Going to America: The IMG Journey – Part 3

By Fady Akladios

As promised in my last post, I will illustrate in this post an example of a plan for an IMG applicant attempting to obtain a residency spot in the US.

I will assume the applicant here is an IMG who is about to graduate medical school in his home country within the next 1 ½ – 2 years. I will also assume you are trying to match in 2016 (i.e. starting residency July 2016).
I will use the Gantt chart illustrated below to clarify the plan.

Going to America - part 3

Once you have decided to pursue residency in the US, there are multiple things you have to work on simultaneously. All in all, from beginning to end, the journey takes about two years of preparation and hard work.

1) ECFMG: At the very beginning of the process, you will need to register with the ECFMG to write any of the USMLE exams or participate in the Match. This process can take few weeks to a few months depending on how quickly you can forward the necessary documents and fees to ECFMG.

2) USMLEs! These exams, dreaded by IMG’s, are a major challenge. They are also a very good way to adapt your skills and thinking process to the American way of practicing medicine. There are many resources out there that I do not need to discuss here. However, know that having a solid and realistic plan will greatly diminish the likelihood that you will waste any time in this stage of the journey. You need to score well on these exams. The Gantt chart represents a realistic estimate of when you need to start working on your USMLE’s in terms of preparation and how long you will have to wait for your results. It is advisable that you work on these exams early, so that you can get all your results before starting the ERAS/NRMP cycle starts.

3) US Experience: It is near impossible for IMG’s to get a residency spot in the US without solid clinical or medically-related working experience in the US. Begin searching for opportunities at least a year before starting your ERAS/NRMP application. Search for all available opportunities. Contact programs, submit your paperwork, and hope for the best. Apply to a variety of community-based and university programs. Most importantly, once you get a US elective, work to impress! You want to get two or more great LoR’s from your US experiences, preferably before the ERAS cycle starts.

4) Where to go: You should begin researching the programs you are interested in about two to three months before starting your ERAS application. Give yourself time to explore all the different programs and see if their mission statement aligns with your goals.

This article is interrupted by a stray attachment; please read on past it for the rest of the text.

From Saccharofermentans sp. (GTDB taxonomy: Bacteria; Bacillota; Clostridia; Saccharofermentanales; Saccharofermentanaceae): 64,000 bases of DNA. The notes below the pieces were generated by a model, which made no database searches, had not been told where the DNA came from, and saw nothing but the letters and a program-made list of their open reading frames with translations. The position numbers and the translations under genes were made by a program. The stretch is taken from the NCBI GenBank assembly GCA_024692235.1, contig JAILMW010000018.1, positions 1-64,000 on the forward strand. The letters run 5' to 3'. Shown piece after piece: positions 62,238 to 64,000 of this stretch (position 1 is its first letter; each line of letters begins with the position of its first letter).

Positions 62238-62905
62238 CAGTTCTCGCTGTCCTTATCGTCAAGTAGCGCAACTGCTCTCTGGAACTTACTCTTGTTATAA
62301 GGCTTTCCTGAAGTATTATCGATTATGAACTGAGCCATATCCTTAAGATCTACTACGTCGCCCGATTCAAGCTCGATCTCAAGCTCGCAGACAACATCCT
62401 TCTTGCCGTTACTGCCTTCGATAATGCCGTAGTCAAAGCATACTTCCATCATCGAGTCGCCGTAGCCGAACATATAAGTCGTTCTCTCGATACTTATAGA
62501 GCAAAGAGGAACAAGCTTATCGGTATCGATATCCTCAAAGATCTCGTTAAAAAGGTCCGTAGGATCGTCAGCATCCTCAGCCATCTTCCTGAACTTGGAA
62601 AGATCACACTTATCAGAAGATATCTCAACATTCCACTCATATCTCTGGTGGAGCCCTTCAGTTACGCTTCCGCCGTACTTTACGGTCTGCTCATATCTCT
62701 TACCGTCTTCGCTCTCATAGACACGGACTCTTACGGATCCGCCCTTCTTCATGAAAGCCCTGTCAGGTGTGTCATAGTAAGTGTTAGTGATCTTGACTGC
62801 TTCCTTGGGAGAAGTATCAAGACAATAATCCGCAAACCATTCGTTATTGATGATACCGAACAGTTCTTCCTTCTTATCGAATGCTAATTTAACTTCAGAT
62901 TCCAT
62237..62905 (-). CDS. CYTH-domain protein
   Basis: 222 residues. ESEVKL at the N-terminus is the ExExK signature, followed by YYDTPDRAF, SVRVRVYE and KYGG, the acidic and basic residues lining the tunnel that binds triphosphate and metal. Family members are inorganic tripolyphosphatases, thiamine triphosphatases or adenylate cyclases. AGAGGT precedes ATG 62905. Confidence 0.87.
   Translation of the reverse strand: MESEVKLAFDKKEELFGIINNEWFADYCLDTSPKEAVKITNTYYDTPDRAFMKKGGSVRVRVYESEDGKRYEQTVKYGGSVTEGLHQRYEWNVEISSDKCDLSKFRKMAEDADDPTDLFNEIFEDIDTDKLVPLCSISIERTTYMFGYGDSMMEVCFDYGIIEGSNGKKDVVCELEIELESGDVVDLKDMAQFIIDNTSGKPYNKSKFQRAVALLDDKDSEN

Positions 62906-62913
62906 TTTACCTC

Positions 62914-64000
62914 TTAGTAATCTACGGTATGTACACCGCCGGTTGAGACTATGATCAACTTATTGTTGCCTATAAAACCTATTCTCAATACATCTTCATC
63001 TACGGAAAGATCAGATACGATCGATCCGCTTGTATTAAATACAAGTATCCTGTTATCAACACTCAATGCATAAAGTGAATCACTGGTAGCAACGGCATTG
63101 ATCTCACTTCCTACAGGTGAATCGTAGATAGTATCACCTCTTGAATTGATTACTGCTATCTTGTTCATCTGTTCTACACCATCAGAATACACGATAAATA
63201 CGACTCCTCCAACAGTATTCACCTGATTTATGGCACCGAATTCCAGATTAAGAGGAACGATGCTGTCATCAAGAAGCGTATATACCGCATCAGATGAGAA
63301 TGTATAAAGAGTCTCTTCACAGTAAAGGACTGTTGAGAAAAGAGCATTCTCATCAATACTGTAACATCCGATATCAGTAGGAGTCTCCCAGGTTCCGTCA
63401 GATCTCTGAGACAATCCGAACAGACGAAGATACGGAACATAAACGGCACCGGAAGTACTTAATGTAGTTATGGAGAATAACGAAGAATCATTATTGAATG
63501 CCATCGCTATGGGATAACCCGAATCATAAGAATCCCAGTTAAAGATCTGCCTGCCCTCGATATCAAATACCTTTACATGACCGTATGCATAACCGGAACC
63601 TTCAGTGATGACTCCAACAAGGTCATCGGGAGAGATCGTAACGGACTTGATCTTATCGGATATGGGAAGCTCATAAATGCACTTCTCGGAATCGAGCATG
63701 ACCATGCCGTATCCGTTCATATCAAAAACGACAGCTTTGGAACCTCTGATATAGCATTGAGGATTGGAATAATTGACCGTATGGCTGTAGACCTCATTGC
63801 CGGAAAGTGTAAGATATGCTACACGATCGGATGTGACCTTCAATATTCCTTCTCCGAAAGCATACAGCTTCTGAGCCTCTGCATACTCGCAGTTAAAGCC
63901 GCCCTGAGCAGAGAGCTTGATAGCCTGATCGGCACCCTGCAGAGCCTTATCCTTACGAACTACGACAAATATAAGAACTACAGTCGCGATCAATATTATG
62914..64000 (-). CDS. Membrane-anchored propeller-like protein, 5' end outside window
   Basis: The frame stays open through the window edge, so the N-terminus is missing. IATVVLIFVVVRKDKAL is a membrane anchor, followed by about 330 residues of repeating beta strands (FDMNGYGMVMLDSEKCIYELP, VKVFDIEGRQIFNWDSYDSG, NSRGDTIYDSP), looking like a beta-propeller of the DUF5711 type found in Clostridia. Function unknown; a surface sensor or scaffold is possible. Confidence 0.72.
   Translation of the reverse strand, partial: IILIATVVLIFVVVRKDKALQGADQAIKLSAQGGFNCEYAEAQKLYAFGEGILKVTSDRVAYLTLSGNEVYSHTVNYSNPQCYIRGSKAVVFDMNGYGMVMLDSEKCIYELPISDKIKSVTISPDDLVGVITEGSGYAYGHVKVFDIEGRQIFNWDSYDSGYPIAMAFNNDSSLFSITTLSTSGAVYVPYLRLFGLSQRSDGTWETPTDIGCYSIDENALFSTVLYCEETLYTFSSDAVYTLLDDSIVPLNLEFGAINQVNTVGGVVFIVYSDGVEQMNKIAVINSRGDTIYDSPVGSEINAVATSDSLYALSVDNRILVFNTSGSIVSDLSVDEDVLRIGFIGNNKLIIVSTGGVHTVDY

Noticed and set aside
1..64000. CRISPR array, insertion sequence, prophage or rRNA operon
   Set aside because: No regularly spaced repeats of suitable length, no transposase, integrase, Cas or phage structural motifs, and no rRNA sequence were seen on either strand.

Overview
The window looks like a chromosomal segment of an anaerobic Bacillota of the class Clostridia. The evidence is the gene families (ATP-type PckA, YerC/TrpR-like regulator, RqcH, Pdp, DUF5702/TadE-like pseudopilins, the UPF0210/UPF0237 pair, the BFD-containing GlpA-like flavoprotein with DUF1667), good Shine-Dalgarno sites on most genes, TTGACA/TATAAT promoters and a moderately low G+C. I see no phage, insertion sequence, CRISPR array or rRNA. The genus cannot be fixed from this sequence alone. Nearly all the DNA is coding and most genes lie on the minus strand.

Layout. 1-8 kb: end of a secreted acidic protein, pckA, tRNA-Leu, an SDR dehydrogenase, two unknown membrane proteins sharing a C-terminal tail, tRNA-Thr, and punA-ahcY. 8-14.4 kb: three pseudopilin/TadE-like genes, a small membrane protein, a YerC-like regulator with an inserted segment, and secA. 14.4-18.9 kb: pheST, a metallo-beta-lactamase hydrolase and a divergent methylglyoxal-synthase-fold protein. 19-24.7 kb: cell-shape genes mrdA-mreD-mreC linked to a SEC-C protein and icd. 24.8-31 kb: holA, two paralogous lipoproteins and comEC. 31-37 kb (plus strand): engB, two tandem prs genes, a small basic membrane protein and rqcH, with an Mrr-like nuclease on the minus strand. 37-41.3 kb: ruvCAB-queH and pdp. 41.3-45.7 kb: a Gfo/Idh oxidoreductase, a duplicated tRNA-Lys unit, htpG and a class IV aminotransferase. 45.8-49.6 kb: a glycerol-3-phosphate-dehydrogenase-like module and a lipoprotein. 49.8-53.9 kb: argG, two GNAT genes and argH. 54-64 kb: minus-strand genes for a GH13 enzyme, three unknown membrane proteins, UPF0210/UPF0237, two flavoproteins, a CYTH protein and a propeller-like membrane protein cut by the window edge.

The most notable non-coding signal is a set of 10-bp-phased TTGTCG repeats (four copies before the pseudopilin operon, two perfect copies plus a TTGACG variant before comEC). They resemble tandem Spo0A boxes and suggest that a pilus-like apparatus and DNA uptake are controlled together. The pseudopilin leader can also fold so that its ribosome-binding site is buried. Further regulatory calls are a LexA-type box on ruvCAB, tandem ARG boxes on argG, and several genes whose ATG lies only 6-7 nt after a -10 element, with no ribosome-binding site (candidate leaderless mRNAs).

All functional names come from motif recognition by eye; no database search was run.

5) ERAS/NRMP: This is what it all comes down to. You have good USMLE scores, good university transcripts, and impressive LoR’s. Start working on your personal statement at least a month before your ERAS application. Have everything professionally reviewed if needed.

6) Interview Skills: Whether you think you have great interview skills or not, practice your answers to common interview questions with someone. Even better, use a professional service to master those skills and answers. Generally speaking, once you have gotten an interview, your performance there will be equally or more influential than your ERAS application in determining your ranking.
I hope to have presented a simplified representation of this complex journey here. As always, please leave me any questions below, and I will do my best to answer them.


4 thoughts on “Going to America: The IMG Journey – Part 3”

  1. Hi Waseem,

    Yes, it will work if you start earlier. The ECFMG certification can take some time, depending mainly on your med school, but once you send the documents you just have to wait, you can study in the meantime.

    Don’t forget that depending on your background you might need more time to get back into basic sciences for Step 1, so you might use this months as a “backup” if something goes wrong.

    I hope you find this helpful and let us know if you have more questions.

  2. Hi Fady,

    Do you think that 1 month of externship in the US is enough as a “solid” medical experience?

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